Ayurveda is a Sanskrit word derived from two root syllables, "Ayu" meaning life and "Veda" denoting knowledge. The term "Ayurveda" thus implies complete knowledge or understanding of life. In other words, Ayurveda is the Science of Life. The beauty and exceptional attributes of this age-old science lie in its holistic approach and sense of identification with the universe itself.
The Ayurvedic repertoire has in it both herbal medicines as well as an extensive list of minerals, metals and mercurial compounds that go by the name of 'Rasaushadhis'. A combination of geo-political factors including the advent of Vedic, Buddhist and other streams of religious thoughts had a great impact on the practice of Ayurveda. The Buddhist abhorrence for surgical intervention gave an impetus to the sudden rise in popularity of 'rasaushadhis' in North India. In Kerala however, explained perhaps by its immense bio-diversity and rich flora, the traditional practitioners chose to develop their own lines of treatment modules based purely on herbal drugs. This trendsetting approach is now popularly known as 'Keraleeya Chikitsa'. This branch of practical Ayurvedic treatment has carved a niche for itself over the years and has assumed such proportions that it would not be an exaggeration to state that it is the flagship of the Ayurvedic juggernaut today.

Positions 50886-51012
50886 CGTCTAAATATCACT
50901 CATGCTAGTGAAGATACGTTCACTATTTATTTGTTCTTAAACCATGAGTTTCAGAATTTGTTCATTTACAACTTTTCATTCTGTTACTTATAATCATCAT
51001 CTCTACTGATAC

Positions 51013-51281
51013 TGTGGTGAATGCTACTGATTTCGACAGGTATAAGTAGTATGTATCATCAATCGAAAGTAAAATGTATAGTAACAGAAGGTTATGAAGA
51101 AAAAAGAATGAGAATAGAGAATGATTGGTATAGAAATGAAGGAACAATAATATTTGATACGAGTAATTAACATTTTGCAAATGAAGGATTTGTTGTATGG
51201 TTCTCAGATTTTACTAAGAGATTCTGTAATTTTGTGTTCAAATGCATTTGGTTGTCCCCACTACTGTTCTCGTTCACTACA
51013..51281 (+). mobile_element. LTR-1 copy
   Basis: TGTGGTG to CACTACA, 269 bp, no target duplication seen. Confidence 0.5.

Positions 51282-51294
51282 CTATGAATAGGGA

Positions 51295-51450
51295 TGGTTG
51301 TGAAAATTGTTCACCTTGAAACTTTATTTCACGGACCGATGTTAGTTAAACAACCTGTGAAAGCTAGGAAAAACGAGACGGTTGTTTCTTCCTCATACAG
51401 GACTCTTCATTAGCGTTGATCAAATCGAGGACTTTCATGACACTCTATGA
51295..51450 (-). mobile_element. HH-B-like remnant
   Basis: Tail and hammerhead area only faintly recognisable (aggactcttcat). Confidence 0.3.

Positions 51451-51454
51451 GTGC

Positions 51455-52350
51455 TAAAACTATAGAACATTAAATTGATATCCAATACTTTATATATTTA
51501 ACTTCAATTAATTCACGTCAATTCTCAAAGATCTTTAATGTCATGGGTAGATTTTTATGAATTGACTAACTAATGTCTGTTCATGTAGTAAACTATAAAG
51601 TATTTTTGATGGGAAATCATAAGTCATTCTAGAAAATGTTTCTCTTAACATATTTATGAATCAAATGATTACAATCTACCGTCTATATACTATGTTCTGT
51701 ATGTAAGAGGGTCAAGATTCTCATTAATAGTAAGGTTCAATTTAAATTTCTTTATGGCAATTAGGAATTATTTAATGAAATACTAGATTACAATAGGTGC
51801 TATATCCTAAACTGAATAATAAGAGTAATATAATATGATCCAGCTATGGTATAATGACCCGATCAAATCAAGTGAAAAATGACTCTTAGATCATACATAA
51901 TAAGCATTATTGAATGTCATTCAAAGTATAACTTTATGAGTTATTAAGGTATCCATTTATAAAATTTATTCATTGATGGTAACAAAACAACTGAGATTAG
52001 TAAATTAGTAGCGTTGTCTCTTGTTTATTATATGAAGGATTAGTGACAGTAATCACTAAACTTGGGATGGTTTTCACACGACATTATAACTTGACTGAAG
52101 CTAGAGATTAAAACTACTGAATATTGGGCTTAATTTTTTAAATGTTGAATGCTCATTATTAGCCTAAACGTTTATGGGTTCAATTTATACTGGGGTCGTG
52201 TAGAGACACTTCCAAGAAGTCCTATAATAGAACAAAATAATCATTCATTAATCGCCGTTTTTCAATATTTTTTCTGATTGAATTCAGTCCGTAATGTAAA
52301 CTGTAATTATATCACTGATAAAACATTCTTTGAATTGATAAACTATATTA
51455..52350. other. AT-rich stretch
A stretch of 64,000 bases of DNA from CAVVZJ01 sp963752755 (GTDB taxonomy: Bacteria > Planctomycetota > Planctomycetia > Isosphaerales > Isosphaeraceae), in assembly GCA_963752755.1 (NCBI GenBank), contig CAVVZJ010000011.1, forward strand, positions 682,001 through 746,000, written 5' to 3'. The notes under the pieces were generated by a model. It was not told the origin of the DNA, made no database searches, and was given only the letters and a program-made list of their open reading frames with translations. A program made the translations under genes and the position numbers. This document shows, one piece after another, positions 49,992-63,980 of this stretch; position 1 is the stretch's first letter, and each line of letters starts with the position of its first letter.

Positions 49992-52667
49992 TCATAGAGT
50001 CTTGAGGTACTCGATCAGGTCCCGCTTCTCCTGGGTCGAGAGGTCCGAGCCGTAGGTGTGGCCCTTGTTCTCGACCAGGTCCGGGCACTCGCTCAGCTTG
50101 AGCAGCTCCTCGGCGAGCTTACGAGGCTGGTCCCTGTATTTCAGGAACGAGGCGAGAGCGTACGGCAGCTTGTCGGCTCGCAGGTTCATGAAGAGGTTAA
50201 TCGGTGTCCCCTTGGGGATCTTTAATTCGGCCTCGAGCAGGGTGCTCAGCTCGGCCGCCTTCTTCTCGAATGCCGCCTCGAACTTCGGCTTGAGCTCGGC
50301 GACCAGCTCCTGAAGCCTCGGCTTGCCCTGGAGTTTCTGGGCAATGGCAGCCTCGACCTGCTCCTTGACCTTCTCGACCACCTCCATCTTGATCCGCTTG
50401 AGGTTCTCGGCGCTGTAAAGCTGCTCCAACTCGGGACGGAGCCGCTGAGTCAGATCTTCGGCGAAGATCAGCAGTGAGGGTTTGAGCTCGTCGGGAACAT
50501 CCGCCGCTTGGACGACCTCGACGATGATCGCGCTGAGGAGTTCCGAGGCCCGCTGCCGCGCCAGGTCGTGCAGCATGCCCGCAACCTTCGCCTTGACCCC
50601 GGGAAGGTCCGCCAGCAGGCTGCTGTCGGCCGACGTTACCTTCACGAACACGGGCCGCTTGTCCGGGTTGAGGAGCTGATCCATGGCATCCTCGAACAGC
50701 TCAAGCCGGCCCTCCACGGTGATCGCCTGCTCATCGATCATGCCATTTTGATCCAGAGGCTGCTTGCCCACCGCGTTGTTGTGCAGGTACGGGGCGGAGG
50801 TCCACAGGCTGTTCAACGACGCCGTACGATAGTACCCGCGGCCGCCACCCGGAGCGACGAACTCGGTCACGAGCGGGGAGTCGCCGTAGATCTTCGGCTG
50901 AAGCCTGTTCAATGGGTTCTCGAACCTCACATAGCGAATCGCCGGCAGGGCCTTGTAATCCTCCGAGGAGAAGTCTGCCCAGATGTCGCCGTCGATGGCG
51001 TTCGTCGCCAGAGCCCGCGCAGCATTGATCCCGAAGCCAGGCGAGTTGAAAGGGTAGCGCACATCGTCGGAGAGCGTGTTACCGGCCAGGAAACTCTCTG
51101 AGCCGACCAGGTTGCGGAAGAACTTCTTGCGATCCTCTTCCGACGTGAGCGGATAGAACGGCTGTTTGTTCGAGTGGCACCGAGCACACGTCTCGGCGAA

At Kerala Ayurveda Centre we mainly follow the traditions of the Keraleeya Chikitsa Paddhathi. Treatments such as Dhara, Pizhicchil, Churna Pinda Sweda, Patrapotala Sweda, Shashtika Pinda Sweda, Anna Lepana and Siro Lepa, are all carried out with finesse by well-trained personnel at our centre. (For details please see 'TREATMENTS AVAILABLE').
Ayurveda aims at treating diseases and ailments by promoting one’s overall health and well-being. It is not a series of medicines or treatments that just address the symptoms or particular ailments. It is aimed at treating the whole person – the mind, body and spirit. Acharya Susrutha describes a healthy person as “one whose somatic and psychic humors (doshas) are in a state of equilibrium, digestive capacity and digestion are healthy, fundamental tissues (dhatus) are normal, the waste-products (malas) effortlessly eliminated and whose atma (soul), indriya (sense organs) and mana (mind) are blissful.” It is clear hence that Ayurvedic consideration of good health does not stop at mere elimination of an infirmity.